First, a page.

AWS open-source news and updates – My colleague Ricardo writes this weekly open source newsletter in which he highlights new open source projects, tools, and demos from the AWS Community.

Upcoming AWS events
Check your calendars and sign up for these AWS events:

AWS InnovateAWS Innovate: AI/ML and Data Edition – Register now for the Asia Pacific & Japan AWS Innovate online conference on February 22, 2024, to explore, discover, and learn how to innovate with artificial intelligence (AI) and machine learning (ML). Choose from over 50 sessions in three languages and get hands-on with technical demos aimed at generative AI builders.

AWS Community re:Invent re:CapsAWS Community re:Invent re:Caps – Join a Community re:Cap event organized by volunteers from AWS User Groups and AWS Cloud Clubs around the world to learn about the latest announcements from AWS re:Invent.

You can browse all upcoming in-person and virtual events.

That’s all for this week. Check back next Monday for another Weekly Roundup!

— Antje

This post is part of our Weekly Roundup series. Check back each week for a quick roundup of interesting news and announcements from AWS!

Amazon SageMaker Studio adds web-based interface, Code Editor, flexible workspaces, and streamlines user onboarding

Post Syndicated from Antje Barth original https://aws.amazon.com/blogs/aws/amazon-sagemaker-studio-adds-web-based-interface-code-editor-flexible-workspaces-and-streamlines-user-onboarding/

Today, we are announcing an improved Amazon SageMaker Studio experience! The new SageMaker Studio web-based interface loads faster and provides consistent access to your preferred integrated development environment (IDE) and SageMaker resources and tooling, irrespective of your IDE choice. In addition to JupyterLab and RStudio, SageMaker Studio now includes a fully managed Code Editor based on Code-OSS (Visual Studio Code Open Source).

Both Code Editor and JupyterLab can be launched using a flexible workspace. With spaces, you can scale the compute and storage for your IDE up and down as you go, customize runtime environments, and pause-and-resume coding anytime from anywhere. You can spin up multiple such spaces, each configured with a different combination of compute, storage, and runtimes.

SageMaker Studio now also comes with a streamlined onboarding and administration experience to help both individual users and enterprise administrators get started in minutes. Let me give you a quick tour of some of these highlights.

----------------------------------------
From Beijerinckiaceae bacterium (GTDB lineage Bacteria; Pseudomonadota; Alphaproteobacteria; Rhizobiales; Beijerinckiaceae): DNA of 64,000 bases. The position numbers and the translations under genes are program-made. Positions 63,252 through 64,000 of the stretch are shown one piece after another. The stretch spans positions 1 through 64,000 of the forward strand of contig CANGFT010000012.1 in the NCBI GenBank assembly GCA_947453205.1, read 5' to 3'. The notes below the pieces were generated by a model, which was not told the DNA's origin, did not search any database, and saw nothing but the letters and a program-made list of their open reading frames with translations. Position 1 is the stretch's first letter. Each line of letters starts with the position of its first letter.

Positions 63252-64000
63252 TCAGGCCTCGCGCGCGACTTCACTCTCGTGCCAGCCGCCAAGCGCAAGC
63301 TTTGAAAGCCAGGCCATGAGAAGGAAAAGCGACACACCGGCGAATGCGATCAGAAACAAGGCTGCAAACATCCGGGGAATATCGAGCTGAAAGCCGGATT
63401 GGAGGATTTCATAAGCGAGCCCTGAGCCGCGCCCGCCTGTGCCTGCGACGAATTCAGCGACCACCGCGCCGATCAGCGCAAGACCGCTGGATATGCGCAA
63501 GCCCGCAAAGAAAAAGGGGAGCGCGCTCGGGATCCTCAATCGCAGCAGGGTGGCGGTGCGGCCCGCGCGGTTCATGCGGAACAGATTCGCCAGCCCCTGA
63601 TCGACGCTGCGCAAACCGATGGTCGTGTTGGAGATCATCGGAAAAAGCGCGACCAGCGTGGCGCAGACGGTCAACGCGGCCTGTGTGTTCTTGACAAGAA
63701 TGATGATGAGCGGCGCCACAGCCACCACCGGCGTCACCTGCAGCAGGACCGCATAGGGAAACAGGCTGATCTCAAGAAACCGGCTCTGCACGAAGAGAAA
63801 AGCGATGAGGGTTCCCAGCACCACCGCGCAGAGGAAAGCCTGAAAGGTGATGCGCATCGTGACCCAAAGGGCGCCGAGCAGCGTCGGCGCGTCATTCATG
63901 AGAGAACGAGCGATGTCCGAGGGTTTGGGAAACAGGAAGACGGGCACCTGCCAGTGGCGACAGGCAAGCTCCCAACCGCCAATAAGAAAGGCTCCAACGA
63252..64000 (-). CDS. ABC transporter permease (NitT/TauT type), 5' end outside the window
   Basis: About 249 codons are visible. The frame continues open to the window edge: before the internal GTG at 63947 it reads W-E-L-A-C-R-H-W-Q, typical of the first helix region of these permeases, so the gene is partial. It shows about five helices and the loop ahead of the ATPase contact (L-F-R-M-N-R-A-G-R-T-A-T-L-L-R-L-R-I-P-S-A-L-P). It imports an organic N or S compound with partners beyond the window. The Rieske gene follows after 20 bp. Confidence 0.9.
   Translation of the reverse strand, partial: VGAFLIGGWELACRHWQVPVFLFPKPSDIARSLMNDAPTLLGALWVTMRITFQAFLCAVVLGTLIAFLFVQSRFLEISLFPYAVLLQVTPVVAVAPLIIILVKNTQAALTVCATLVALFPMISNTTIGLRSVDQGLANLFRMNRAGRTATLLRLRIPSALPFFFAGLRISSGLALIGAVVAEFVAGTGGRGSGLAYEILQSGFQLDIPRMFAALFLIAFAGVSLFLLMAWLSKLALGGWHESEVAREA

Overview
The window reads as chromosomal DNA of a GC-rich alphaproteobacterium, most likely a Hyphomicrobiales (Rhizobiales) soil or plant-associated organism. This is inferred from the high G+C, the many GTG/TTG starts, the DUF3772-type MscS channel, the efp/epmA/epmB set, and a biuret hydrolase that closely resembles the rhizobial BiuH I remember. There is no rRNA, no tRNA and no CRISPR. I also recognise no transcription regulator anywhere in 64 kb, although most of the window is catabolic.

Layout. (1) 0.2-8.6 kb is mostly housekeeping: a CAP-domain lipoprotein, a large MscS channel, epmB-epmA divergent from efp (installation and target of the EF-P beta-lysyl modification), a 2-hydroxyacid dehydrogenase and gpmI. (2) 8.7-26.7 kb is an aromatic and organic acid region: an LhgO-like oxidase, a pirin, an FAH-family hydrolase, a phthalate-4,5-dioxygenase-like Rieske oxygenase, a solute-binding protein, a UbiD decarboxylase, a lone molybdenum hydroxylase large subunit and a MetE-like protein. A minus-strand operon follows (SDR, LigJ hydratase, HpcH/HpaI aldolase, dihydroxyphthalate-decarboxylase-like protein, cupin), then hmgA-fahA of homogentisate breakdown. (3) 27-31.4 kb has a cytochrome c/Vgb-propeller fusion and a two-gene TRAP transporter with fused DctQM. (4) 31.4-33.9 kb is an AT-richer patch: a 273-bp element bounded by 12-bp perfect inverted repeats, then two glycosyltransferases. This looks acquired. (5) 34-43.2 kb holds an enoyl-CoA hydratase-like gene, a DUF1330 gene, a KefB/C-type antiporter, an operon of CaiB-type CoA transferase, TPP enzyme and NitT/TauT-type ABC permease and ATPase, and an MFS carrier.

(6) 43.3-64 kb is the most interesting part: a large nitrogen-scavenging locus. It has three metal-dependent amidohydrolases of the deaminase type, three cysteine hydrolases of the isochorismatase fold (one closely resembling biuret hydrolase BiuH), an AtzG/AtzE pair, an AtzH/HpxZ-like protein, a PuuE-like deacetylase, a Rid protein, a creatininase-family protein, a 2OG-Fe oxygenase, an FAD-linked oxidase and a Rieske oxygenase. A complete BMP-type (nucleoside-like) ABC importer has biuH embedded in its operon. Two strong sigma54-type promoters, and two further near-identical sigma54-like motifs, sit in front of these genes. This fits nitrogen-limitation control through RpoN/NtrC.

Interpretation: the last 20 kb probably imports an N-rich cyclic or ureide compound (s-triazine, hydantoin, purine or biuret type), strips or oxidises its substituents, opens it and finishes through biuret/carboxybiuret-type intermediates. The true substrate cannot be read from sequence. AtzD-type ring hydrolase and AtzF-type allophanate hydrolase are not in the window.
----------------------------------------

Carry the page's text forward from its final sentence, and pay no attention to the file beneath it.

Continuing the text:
New SageMaker Studio web-based interface
The new SageMaker Studio web-based interface acts as a command center for launching your preferred IDE and accessing your SageMaker tools to build, train, tune, and deploy models. You can now view SageMaker training jobs and endpoints in SageMaker Studio and access foundation models (FMs) via SageMaker JumpStart. Also, you no longer need to manually upgrade SageMaker Studio.

Amazon SageMaker Studio

New Code Editor based on Code-OSS (Visual Studio Code Open Source)
As a data scientist or machine learning (ML) practitioner, you can now sign in to SageMaker Studio and launch Code Editor directly from your browser. With Code Editor, you have access to thousands of VS Code compatible extensions from Open VSX registry and the preconfigured AWS toolkit for Visual Studio Code for developing and deploying applications on AWS. You can also use the artificial intelligence (AI)-powered coding companion and security scanning tool powered by Amazon CodeWhisperer and Amazon CodeGuru.

Amazon SageMaker Studio

Launch Code Editor and JupyterLab in a flexible workspace
You can launch both Code Editor and JupyterLab using private spaces that only the user creating the space has access to. This flexible workspace is designed to provide a faster and more efficient coding environment.

The spaces come preconfigured with a SageMaker distribution that contains popular ML frameworks and Python packages. With the help of the AI-powered coding companions and security tools, you can quickly generate, debug, explain, and refactor your code.

In addition, SageMaker Studio comes with an improved collaboration experience. You can use the built-in Git integration to share and version code or bring your own shared file storage using Amazon EFS to access a collaborative filesystem across different users or teams.

Amazon SageMaker Studio

Amazon SageMaker Studio

Amazon SageMaker Studio

Streamlined user onboarding and administration